I would, if I could, change the system. Or alter my career in a way, it would be such that I spent all my time in the courtroom as opposed to in the office. In some instances, there have been times where you can go from trial to trial to trial, back to back to back. That takes weeks, sometimes months, at a time for each trial. And of course, there’s prep work in between. But it’s at that high level of anxiety and pressure that’s right on the verge of being bad. But it’s still really good. You have to be able to produce and perform. I have to convince these people that we’re in the right. I have to do that based on what I have, what ammunition, given the facts of each case. So preparing for and actually executing the trials and the mediation, the arbitration, the actual adversarial proceeding itself. I would make that 80% instead of the 20% and avoid some of the office time if I could, but that’s the way things work.
How would you advise an Amazon seller who’s facing litigation for the first time?
Time is the enemy of every party and every attorney involved in litigation. If you sit on your hands and don’t act quickly to protect your rights, you’re going to be in a bad position when you have to hire somebody to later. Don’t wait. Don’t think you can handle it yourself when you get word. Usually it’s going to be a temporary restraining order that’s going to shut down your storefront. Your money is going to be locked up. Everything you have in the warehouse is going to be locked down. As the plaintiff in the lawsuit, if that’s what happens when getting served with a temporary restraining order, you’re going to go back to the court and ask to turn that into a permanent injunction. So the longer you wait without addressing it, the worse things will get. That is the most important aspect of it. Get yourself a good lawyer and that’s us.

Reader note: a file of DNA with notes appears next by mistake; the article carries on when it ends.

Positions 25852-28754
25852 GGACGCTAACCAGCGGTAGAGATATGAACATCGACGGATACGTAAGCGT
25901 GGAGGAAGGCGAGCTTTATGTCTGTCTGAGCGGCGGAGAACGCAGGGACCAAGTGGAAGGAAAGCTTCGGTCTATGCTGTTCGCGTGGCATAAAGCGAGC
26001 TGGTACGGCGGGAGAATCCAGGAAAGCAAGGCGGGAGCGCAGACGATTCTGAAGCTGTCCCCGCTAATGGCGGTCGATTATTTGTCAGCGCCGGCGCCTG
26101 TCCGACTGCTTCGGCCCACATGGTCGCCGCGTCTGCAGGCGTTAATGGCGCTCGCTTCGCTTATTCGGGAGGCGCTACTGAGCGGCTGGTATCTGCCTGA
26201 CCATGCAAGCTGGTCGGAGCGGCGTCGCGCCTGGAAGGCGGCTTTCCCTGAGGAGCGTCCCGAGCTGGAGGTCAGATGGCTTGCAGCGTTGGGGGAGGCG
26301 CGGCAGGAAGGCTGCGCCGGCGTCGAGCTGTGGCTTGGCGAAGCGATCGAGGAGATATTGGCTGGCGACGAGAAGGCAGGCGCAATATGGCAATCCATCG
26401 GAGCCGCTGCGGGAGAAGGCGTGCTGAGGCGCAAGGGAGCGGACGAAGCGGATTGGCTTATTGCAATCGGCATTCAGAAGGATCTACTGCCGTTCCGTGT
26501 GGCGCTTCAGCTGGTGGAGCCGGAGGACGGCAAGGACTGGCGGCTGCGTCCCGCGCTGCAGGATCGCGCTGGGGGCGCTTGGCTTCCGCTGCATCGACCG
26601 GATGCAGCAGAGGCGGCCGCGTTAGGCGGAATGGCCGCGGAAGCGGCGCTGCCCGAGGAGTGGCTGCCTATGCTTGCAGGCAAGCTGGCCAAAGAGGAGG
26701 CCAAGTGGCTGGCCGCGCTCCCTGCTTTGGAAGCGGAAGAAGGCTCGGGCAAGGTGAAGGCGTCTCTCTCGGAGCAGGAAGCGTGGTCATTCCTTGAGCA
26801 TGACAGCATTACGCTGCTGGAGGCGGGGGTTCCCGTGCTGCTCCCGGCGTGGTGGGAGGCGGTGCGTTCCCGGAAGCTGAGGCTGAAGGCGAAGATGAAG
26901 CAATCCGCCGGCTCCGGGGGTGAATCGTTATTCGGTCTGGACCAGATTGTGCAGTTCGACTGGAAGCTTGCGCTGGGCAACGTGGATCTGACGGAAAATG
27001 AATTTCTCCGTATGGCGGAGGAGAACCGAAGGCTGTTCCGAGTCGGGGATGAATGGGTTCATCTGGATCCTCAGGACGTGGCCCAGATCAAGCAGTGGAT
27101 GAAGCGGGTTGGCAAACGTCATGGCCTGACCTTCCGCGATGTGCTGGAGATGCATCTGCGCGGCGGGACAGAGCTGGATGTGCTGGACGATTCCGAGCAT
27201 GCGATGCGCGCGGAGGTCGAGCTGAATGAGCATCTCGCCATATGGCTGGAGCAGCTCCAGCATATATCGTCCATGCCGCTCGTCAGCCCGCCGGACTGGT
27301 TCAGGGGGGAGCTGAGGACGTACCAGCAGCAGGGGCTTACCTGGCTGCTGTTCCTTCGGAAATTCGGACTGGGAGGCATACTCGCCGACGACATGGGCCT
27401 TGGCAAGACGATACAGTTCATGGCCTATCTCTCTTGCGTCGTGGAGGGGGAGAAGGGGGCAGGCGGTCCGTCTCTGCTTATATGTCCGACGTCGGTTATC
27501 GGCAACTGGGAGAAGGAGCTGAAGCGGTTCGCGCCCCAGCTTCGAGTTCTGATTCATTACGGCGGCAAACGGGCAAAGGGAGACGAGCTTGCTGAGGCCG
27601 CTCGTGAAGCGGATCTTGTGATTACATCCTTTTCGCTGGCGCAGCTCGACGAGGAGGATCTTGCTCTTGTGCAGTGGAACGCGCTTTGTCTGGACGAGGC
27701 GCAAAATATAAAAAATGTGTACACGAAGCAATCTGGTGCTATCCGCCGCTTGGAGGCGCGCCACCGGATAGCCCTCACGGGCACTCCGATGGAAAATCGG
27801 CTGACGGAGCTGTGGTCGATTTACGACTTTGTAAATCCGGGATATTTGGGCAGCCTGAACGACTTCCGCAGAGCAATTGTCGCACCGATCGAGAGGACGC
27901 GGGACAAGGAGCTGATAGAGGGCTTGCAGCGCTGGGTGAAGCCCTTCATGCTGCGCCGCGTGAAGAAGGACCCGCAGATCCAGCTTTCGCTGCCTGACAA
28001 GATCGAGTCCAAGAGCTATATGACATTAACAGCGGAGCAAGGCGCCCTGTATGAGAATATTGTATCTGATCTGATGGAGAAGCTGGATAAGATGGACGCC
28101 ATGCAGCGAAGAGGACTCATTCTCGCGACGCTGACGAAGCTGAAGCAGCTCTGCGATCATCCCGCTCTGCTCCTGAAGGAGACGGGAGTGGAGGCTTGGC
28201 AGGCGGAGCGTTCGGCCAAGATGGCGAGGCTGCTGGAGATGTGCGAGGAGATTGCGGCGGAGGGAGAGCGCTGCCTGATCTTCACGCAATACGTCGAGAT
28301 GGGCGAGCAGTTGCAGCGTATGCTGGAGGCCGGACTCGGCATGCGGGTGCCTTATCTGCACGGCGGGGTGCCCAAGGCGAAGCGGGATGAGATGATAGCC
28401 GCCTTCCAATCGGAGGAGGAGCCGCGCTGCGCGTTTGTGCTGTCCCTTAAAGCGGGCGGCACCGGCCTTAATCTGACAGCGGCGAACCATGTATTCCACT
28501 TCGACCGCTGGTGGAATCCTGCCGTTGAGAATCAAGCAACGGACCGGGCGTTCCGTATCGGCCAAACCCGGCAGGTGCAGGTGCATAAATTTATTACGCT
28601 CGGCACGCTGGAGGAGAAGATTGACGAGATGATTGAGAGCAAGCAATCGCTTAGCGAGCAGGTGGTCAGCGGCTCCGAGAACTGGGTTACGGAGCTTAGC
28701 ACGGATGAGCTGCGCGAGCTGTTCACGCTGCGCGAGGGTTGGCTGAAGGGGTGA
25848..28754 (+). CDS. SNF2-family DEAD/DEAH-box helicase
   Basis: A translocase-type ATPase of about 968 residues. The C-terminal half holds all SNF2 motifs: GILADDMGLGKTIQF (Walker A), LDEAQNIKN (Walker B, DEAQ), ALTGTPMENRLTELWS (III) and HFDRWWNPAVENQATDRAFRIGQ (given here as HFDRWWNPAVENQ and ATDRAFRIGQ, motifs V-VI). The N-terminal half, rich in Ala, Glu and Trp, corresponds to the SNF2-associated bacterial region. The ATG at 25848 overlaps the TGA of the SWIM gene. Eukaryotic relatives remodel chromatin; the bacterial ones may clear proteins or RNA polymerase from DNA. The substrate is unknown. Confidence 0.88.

I’ve actually known CJ Rosenbaum for essentially my entire life. We’ve been friends since elementary school and we always been relatively close and stayed friends. We both ended up going into the same practice, in the same area, in the same city, litigating cases in New York. We would run into each other pretty regularly. There came a time we actually represented different parties in the same lawsuit. We did a great job working together and it really seemed to mesh well at the time. I was working for a firm here on Long Island. I’ve been there for a while and unfortunately things changed and didn’t work out. So it became time for me to go away and do something differently. I went out on my own, started my own shop, and for several years, had a nice niche practice. Then CJ reached out and I learned about what he was doing. I met with his partners, Rob and Anthony, and saw what a great job he’s done growing the firm and the excellent work he’s done representing Amazon sellers, protecting their rights, getting their storefronts and listings back up. I just knew that with that opportunity, once it came up and reached out to me to take on the role of heading the litigation department, we now are even better prepared to take the case to the next level, as opposed to arbitrating with Amazon.